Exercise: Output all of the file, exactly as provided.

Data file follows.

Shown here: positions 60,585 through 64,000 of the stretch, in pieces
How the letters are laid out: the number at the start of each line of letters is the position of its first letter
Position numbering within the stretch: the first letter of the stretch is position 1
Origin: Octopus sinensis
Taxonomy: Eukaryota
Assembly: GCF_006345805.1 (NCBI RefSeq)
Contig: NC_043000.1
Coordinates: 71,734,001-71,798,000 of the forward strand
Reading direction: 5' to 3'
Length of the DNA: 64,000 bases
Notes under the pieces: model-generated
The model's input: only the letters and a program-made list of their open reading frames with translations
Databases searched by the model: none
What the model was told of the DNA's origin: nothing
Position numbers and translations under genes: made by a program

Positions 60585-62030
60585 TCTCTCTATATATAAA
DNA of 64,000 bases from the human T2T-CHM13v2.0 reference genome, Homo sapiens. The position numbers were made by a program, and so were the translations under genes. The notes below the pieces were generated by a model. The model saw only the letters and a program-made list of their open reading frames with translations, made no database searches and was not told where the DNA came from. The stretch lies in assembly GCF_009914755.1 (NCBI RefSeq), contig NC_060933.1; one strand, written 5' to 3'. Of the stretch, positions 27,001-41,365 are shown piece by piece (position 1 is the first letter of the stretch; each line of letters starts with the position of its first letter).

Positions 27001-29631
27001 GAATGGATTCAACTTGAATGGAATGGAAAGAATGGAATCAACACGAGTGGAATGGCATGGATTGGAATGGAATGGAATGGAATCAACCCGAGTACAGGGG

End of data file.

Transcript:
Shown here: positions 60,585 through 64,000 of the stretch, in pieces
How the letters are laid out: the number at the start of each line of letters is the position of its first letter
Position numbering within the stretch: the first letter of the stretch is position 1
Origin: Octopus sinensis
Taxonomy: Eukaryota
Assembly: GCF_006345805.1 (NCBI RefSeq)
Contig: NC_043000.1
Coordinates: 71,734,001-71,798,000 of the forward strand
Reading direction: 5' to 3'
Length of the DNA: 64,000 bases
Notes under the pieces: model-generated
The model's input: only the letters and a program-made list of their open reading frames with translations
Databases searched by the model: none
What the model was told of the DNA's origin: nothing
Position numbers and translations under genes: made by a program

Positions 60585-62030
60585 TCTCTCTATATATAAA
DNA of 64,000 bases from the human T2T-CHM13v2.0 reference genome, Homo sapiens. The position numbers were made by a program, and so were the translations under genes. The notes below the pieces were generated by a model. The model saw only the letters and a program-made list of their open reading frames with translations, made no database searches and was not told where the DNA came from. The stretch lies in assembly GCF_009914755.1 (NCBI RefSeq), contig NC_060933.1; one strand, written 5' to 3'. Of the stretch, positions 27,001-41,365 are shown piece by piece (position 1 is the first letter of the stretch; each line of letters starts with the position of its first letter).

Positions 27001-29631
27001 GAATGGATTCAACTTGAATGGAATGGAAAGAATGGAATCAACACGAGTGGAATGGCATGGATTGGAATGGAATGGAATGGAATCAACCCGAGTACAGGGG